Wednesday, May 29, 2013

The Thing Around Your Neck

Many years ago, seated atop a lush green mountain as part of an office picnic, my friend Carlos had said to me “Books are a good reason to continue living”. Now, Carlos was a singular individual. Without having left the confines of his country any time during his lifetime he had traveled the world through books. With such affluent finesse he would speak of the different tribes in the Middle East and the grass root issues that hounded them under the arid sun. He would educate us about the peculiar customs of the Japanese and the internal struggles they have faced in leaping onto the future without letting the string of their past slip from their hands. He would narrate for hours the complexities in religion and the human need to create different variations of a supreme being. It made for fascinating sessions. And even as someone who considered himself a pretty avid reader I would often wonder at the depth with which the words Carlos was seeing had penetrated his untraveled feet and made their way silently to his nomadic heart taking him to places he was yet to visit.

Reading Adichie’s “The Thing Around Your Neck” rekindled that feeling in me. Of having never set foot in Africa’s generous landscape but of having had the good fortune of partaken in her many hues. It has been quite a while since I have read a collection of short stories (perhaps the last one being Jhumpa Lahiri’s “Unaccustomed Earth” many years ago) so I began the book hoping that each story would be sculpted with a closure that wouldn’t make me yearn for more. Alas, that is what did not happen. Right from the first story “Cell One”, a story of young Nigeria rebelling against the system desperately wanting to handcuff itself to freedoms of expression, the sense of wanting more had settled in thick. As the stories tumbled forth – “Imitation”, “A Private Experience”, “Ghosts”, “On Monday Last Week”…  - the itch to follow these characters further down the road, just a little bit more, to see which way they would go, what they would do, what they would say…intensified. It is this art of stitching a fine layer of humanity – under the guise of men, women and children who eat kola nuts, enjoy jollof rice, climb avocado trees, indulge in palm wine, revere their ancestors and understand the prejudice the world hands them mercilessly– that makes Adichie a most relevant voice of Western Africa.

Right from the days of reading her “Half of a Yellow Sun” and “Purple Hibiscus” I have found a bizarre sense of longing to that region. I often wonder if one of my ancestors was from there since a unique blot of melancholy and nostalgia engulfs me when those lands open up their wares with care and kindness. In the long shadows of the sun that somehow seems bigger and brighter, in the breeze laced with the fragrance of a thousand different flowers, in the smell of earth peppered strongly with herbs and spices of a dozen kind, the want of digging my fingers deep into that soil and letting it fall gracefully back down like a majestic waterfall grows stronger.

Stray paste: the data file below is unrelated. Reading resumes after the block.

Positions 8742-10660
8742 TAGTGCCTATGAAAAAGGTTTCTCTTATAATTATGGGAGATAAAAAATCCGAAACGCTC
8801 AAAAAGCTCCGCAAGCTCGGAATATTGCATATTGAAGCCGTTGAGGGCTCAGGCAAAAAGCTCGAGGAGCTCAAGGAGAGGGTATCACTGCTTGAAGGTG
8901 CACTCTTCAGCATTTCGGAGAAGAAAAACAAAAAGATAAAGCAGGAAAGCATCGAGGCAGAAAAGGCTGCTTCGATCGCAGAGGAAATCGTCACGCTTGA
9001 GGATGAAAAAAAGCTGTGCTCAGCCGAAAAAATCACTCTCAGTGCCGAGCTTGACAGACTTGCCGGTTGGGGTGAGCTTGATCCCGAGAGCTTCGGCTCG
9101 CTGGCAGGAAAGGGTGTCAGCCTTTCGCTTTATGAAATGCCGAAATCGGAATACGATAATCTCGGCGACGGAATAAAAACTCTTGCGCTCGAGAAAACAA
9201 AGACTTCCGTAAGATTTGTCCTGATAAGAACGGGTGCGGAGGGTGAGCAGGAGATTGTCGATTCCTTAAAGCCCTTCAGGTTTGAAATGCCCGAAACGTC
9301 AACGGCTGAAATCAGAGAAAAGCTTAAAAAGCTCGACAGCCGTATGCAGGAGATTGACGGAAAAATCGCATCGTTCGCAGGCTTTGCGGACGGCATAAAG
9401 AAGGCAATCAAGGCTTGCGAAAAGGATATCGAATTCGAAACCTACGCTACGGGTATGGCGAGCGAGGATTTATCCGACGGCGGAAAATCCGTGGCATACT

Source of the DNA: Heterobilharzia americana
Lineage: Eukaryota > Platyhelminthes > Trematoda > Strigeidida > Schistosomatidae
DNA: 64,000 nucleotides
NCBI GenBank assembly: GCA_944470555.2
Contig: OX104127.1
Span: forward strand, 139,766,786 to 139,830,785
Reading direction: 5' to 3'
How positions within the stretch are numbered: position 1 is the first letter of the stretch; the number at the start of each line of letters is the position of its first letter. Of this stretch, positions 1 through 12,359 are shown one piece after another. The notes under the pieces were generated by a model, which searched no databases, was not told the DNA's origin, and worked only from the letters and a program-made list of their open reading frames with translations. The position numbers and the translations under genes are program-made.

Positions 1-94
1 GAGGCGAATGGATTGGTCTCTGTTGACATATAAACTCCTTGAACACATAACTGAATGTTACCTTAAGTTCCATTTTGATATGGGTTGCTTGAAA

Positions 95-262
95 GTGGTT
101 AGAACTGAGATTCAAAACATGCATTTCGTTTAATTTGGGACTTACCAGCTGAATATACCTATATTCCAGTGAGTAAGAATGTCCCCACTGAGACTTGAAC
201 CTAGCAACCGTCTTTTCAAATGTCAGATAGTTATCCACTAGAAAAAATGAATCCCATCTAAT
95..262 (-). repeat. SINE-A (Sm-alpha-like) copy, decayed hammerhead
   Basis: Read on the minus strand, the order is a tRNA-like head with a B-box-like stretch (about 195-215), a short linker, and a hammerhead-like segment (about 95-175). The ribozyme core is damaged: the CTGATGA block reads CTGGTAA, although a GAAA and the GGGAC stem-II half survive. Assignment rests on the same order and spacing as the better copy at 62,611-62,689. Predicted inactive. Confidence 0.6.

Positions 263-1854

Perhaps this is Adichie’s genius. Perhaps it is because she is able to capture so much with so few words that makes her writing so addictive. Hidden behind those words, perhaps, is the knowledge that if she has to make the continent’s thick and misguided cobwebs come apart, if her vision is to fling open the windows of misconceptions to let the big bright sunshine flush out the birds of lies…then her weapons are to be simple. This is what she does best. Emboldens her characters to come loose from word cocoons and through action and dialog bring to life a heritage, a civilization, a story that is as grand as the planet itself. Be it in the struggles of the Nigerian caught between two cultures, struggling to escape his reality, be it in the silences filling up a widow’s life haunted by traditions of her tribe, be it in the mute observations of a girl awaiting the spring of adulthood yet unable to escape the loud crimes of life around her … Adichie injects such power into the narratives that the reader has no choice but to surrender.

“The Thing Around Your Neck” is such a collection of short stories. Stories that showcase a wide array of characters caught in turbulent times yet unwilling to negotiate with their inner self. People from various walks of life constantly crisscrossing across the haphazard labyrinth of political, personal and historical decisions in constant need for a validation to their existence. People caught up between fast changing times unable to stand steady against the ravage storms of religion blowing from outside their lands. And in the end, when the storms are done blowing and people are done mourning, the land of Africa will remain just as strong and grounded as it has always been. It is through their inner and outer struggles both as a continent (so unique in every aspect yet cursed to be painted with the same African brush) and as a collection of traditions, that we get to see perspectives that would have elluded us if narrated by a foreign voice. Someone who goes deeper than writing of Igbos and Hausas. Someone who digs each word out like a hidden flower to create a garden of such unique learning. And for this constant realization I cannot wait to read her latest work “Americanah”.

My mind floats back to Carlos and that picnic. That day I had little to say in response to his prophetic words but today I would certainly join him in celebrating the power of words and writers who, like djinns with a magic carpet, transport you to worlds that may seem alien but might just have been the source of your roots.


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